❗️Past achievements or your pedigree don’t give you a free pass to give into doubt and fear.
Questions for discernment
🔰 How have you overcome fear in your life?
🔰 Sometimes fear is a good (like aversion to a fire stove or being cautious in situations with warning signs.
🔰 How can these different types of fear be distinguished?
Look forward to any thoughts in the comments below 👇
Editor’s Note: This post was originally published on May 13, 2019.
May 13th, 2017 marked the 100th anniversary of the Marian Apparitions at Fatima, Portugal. I participated in a 33-day Marian consecration that culminated on the Feast of Fatima. Because of the honor Catholics bestow towards Mary, it is important to dispel common misunderstandings non-Catholics may have about the Blessed Mother of Jesus.
According to 1 Timothy 2:5, “For there is one God. There is also one mediator between God and the human race, Christ Jesus, himself.” It seems clear-cut that any reaching out to Mary for help and mediation is to be frowned upon to prevent falling into heresy!
Honor NOT Worship
This article outlines a few explanations from both Scripture and Tradition to describe the Catholic approach to Mary. Catholics HONOR, but NOT WORSHIP Mary! First, we will look at biblical evidence. Next, we look at the Second Vatican II document on the Church [Lumen Gentium]. Lastly, we will analyze some thoughts about Mary from the St. Pope John Paul II.
Biblical background on Mary’s Mediation
Before I mention the key passage about Mary’s intercessory action I want to highlight her vow of total obedience to God first. In Luke the angel greeted Mary with these words, “Hail, favored one! The Lord is with you” (Luke 1:28). The original Greek is Chaire, Kecharitomene which translated to “Hail, full of grace”. Catholics interpret the phrase full of grace to refer to Mary being conceived without sin. Having this preliminary understanding of Mary, let us look at a strong example regarding her mediation to help humankind.
The wedding at Cana in the beginning of John’s gospel is Jesus’ first public miracle. Here Mary displays her role as a mediator and advocate when she urges Jesus to perform the miracle of changing the water into wine. According to the fourth gospel. “When the wine ran short, the mother of Jesus said to him, ‘They have no wine” (John 2:3). Catholics honor towards Mary is not because she is a god but because of her close connection to God! John 2:5 is evidence that Mary’s end purpose is obedience and submission to God when she expresses to the wedding servers, “Do whatever he [Jesus] tells you.”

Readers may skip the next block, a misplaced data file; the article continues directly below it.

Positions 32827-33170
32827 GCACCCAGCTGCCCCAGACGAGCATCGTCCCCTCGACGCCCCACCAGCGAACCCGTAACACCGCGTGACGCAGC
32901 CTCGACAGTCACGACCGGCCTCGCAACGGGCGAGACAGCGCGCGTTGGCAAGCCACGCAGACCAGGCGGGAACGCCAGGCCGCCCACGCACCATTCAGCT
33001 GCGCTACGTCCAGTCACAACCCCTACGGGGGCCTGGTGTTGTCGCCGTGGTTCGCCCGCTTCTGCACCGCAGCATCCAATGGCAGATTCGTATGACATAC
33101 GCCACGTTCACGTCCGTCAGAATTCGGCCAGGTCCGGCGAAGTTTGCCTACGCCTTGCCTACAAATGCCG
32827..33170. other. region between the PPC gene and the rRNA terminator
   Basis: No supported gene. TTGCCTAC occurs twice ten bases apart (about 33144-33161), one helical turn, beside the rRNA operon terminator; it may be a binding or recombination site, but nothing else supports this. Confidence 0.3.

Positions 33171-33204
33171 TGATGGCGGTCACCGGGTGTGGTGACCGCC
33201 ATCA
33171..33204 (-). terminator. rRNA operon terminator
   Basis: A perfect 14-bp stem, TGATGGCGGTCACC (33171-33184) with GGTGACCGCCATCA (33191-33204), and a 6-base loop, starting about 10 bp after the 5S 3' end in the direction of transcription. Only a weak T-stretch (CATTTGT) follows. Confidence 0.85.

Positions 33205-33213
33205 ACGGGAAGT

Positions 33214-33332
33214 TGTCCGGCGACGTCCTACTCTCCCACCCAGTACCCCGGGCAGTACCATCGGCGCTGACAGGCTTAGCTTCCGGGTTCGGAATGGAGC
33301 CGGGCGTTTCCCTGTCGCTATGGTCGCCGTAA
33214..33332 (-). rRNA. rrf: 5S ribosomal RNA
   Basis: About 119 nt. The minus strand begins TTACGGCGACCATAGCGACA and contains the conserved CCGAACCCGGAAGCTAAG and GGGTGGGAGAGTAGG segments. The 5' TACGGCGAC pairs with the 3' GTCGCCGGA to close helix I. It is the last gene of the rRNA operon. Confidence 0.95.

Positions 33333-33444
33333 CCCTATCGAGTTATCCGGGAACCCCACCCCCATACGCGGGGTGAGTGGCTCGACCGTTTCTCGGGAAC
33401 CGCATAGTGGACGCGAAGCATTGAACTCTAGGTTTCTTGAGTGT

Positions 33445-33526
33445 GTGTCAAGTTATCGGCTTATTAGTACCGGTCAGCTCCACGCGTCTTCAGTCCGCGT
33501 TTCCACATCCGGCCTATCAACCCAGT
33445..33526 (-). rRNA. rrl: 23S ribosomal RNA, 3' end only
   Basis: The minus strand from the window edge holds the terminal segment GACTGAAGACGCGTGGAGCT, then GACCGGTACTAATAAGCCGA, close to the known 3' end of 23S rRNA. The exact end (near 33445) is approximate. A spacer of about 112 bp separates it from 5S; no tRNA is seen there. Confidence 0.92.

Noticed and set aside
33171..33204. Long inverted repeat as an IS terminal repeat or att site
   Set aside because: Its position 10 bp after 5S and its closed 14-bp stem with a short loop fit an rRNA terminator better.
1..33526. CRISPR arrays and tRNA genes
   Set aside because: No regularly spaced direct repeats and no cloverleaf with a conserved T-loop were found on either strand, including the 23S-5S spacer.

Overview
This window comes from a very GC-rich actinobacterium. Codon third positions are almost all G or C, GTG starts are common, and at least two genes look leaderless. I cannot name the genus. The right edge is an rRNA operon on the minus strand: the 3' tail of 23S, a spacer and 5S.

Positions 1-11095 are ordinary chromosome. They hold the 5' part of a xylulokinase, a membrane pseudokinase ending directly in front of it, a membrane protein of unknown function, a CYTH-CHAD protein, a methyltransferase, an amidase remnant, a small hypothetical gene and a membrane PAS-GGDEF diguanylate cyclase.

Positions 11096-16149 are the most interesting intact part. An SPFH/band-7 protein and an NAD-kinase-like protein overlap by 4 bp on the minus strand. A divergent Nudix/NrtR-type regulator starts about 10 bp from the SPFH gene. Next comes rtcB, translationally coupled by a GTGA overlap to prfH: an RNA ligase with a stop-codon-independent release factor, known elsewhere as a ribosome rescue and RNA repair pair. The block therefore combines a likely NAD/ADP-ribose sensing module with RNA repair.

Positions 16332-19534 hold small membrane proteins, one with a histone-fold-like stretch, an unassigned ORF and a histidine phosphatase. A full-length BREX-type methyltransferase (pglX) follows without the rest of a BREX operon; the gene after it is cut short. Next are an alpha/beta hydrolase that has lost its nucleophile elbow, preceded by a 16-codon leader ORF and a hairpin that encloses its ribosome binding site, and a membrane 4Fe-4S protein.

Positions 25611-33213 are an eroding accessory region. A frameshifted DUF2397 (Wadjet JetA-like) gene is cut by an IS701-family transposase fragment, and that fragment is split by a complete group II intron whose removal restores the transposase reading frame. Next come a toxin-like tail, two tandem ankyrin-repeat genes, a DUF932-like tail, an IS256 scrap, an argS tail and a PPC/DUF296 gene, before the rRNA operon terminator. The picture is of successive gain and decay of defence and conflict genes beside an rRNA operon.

Testimony of Tradition
Along with the evidence from the New Testament, we will look briefly at what the Vatican II document Lumen Gentium and Pope John Paul II tells us about Mary as a mediator. According to Lumen Gentium 60,
There is but one Mediator as we know from the words of the apostle, “for there is one God and one mediator of God and men, the man Christ Jesus, who gave himself a redemption for all”.(298) The maternal duty of Mary toward men in no way obscures or diminishes this unique mediation of Christ, but rather shows His power. For all the salvific influence of the Blessed Virgin on men originates, not from some inner necessity, but from the divine pleasure. It flows forth from the superabundance of the merits of Christ, rests on His mediation, depends entirely on it and draws all its power from it. In no way does it impede, but rather does it foster the immediate union of the faithful with Christ.
It is also appropriate to mention that it is not a coincidence that the content of the final chapter of this council document being relating to Mary. The last major section of the chapter mentions Mary as the sign of created hope and solace to the wandering people of God. Mary is not the end. Rather, she is a signpost pointing Christians to Christ! (Lumen Gentium 68).
Witness of JPII
Finally, I want us to examine St. John Paul II’s Marian devotion. The polish pope focuses on the maternal mediation of Mary in his encyclical, Redemptoris Mater. To start off, John Paul II acknowledges hat there is only one mediator Jesus. In union with Tradition the pope states, “The teaching of the Second Vatican Council presents the truth of Mary’s mediation as “a sharing in the one unique source that is the mediation of Christ himself (Redemptoris Mater 38). Mary is the first and greatest apostle of God. God entrusted Himself to her before anyone else (Redemptoris Mater 39).
John Paul II also says, “After her Son’s departure, her motherhood remains in the Church as maternal mediation: interceding for all her children, the Mother cooperates in the saving work of her Son, the Redeemer of the world (Redemptoris Mater 40). The key word in this quote is cooperates. Mary is not equal to God, but she does COOPERATE with God and in the mediation of Jesus Christ!